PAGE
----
What the world’s stinkiest fruit tastes like

Some find it delicious, and others think it tastes not very good. But there is one thing everyone agrees on: the smell of durian is unmistakable and has earned this curious Asian fruit the title of the world’s stinkiest fruit. It may seem exaggerated, but signs forbidding people to bring durian into hotels, public transport and even some food markets are a classic in Singapore and Malaysia.

So, taking advantage of a recent visit there, we wanted to try it to see how much legend and truth there is in its bad reputation. First, a little botanical background. Originally from Southeast Asia -Thailand, Malaysia and Singapore are the most common places to find it- this fruit is covered by a characteristic shell full of spikes that makes it necessary to wear gloves to handle it.

Its name means exactly that in Malay: thorny fruit. Although durian is referred to generically, there are many varieties and species, each with its taste peculiarities, ranging from intense sweetness to hints of bitterness.

The West is seen simply as a curious fruit that smells bad, in Asia is a veritable universe, with new hybrid varieties created by some products and annual competitions to find the best durian in the world.

But does it smell so bad?

The durian is a classic in Southeast Asian markets. Or, rather, from the outskirts of the markets because the stalls that sell them are usually outside so as not to contaminate the other products with their aroma. Describing it is not easy, but for reference, the prestigious Smithsonian Institute defined its smell as “turpentine and onion combined with a gym sock”.

Research into this unforgettably potent scent has listed as many as 50 complex chemical components in the odour given off by durians. Although many of these can be found separately in other, less olfactory-aggressive foods, it is the mixture of all of them that is a slap in the nose.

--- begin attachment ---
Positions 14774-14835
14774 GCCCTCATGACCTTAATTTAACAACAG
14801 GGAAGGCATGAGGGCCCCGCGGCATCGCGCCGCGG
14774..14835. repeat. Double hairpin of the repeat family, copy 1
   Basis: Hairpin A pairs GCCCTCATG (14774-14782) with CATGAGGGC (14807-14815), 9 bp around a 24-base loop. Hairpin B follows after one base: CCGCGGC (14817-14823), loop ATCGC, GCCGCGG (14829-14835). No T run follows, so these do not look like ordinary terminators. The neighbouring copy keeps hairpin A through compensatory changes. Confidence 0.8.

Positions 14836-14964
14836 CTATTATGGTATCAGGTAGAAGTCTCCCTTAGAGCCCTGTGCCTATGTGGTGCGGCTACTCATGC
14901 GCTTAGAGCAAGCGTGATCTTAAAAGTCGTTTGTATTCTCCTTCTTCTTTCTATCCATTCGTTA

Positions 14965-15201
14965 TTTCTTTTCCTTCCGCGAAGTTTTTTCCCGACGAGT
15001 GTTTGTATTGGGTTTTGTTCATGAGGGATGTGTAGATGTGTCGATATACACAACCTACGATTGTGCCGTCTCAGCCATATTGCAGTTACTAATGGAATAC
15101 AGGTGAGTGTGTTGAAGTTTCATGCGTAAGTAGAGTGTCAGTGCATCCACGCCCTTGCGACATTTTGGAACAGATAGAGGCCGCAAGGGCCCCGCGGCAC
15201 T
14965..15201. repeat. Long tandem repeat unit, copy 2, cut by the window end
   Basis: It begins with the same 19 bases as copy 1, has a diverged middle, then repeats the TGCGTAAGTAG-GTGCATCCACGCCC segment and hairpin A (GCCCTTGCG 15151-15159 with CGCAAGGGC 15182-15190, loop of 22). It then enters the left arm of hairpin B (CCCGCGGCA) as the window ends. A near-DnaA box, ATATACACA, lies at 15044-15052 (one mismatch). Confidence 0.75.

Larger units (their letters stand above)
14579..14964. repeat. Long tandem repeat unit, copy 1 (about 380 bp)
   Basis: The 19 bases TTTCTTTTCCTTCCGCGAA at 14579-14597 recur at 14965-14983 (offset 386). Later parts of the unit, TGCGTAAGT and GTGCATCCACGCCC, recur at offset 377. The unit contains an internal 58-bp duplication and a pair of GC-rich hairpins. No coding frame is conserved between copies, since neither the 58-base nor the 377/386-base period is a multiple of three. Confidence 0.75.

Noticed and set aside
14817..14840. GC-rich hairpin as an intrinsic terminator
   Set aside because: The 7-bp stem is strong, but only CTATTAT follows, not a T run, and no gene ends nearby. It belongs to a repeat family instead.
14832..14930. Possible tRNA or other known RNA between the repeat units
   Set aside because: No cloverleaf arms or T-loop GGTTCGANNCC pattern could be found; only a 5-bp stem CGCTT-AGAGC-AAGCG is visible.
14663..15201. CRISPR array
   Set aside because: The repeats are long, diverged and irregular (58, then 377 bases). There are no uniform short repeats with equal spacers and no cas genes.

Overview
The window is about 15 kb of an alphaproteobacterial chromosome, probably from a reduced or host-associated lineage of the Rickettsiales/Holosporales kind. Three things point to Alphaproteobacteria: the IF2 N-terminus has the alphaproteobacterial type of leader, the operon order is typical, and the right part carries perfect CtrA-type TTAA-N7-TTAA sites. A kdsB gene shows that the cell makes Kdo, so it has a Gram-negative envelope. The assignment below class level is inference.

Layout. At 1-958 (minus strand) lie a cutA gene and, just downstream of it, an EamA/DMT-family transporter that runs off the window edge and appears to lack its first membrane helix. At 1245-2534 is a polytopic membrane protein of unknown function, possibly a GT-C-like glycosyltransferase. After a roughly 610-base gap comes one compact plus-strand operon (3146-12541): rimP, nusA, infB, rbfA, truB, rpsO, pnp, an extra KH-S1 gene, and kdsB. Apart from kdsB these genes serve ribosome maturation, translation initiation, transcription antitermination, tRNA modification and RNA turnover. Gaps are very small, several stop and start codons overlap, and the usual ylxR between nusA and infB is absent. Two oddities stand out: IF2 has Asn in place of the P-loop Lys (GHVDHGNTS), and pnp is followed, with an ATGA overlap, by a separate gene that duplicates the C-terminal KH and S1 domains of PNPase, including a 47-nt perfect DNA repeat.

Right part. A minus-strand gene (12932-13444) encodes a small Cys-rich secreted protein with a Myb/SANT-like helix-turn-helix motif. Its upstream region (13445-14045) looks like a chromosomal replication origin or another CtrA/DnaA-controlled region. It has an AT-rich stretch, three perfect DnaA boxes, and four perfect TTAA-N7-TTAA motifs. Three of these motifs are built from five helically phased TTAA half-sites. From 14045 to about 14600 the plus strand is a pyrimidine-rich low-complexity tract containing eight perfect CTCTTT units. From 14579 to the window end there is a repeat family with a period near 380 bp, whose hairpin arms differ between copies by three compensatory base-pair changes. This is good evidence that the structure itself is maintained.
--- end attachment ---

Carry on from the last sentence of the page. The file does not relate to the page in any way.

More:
Although sensitivity to this smell varies from person to person – some people even describe it as pleasant, although they are in the minority – it is true that after the first contact with this fruit, one ends up getting used to this aroma that can be detected from time to time in the streets of almost any town in the area. One of the peculiarities of the durian is that it does not need to be opened to give off its charms.

“The king of fruits”.

Despite the logical reticence caused by its stench, the durian is known as the king of fruits. It will discover an interior with an intense flavour and a creamy texture that, once again, is difficult to describe with comparisons. An almost spreadable and very ripe avocado? Something like that, although the taste has absolutely nothing to do with it.

There are descriptions to suit all tastes, but some describe the taste as a mixture of cheese, almonds, garlic, and caramel – yes, all together – which gives an idea of the complexity of this fruit’s flavour. As well as raw, it can also be used in savoury dishes and, above all, sweet preparations. Durian ice cream in shortbread is almost a symbol of Singapore.

The large seeds can also be used roasted and crushed to create other preparations. Nutritionally, durian is also very interesting and – surprise surprise – some include this food on that almost endless list of so-called “superfoods”. Rich in fibre, vitamins, potassium and magnesium, some speak of it as the most nutritious fruit in the world.

Rising prices

But beyond the curiosity aroused by its smell and the typical image of tourists tasting it in the night markets of Kuala Lumpur, the business around this fruit has grown considerably in recent years. So have the prices. Although the figure varies depending on the variety and quality of the durian, they tend to be around 7 to 10 euros per kilo.

Bearing in mind that the pieces usually exceed 2 kilos, we are talking about a small fortune in countries where a plate of food at one of the thousands of street stalls rarely exceeds 3 or 4 euros. Nevertheless, growing demand in China, where it is considered a luxury product, has led to a tenfold increase in price in Thailand, one of the main exporters, in recent years.

Just this year, records have been broken, and some of the most prized varieties, such as Mao Shan Wang or Golden Phoenix, have fetched more than 30 dollars per kilo. It is not bad for a stinky fruit that some people shy away from, but others are willing to pay whatever it takes. By the way, it is very tasty.


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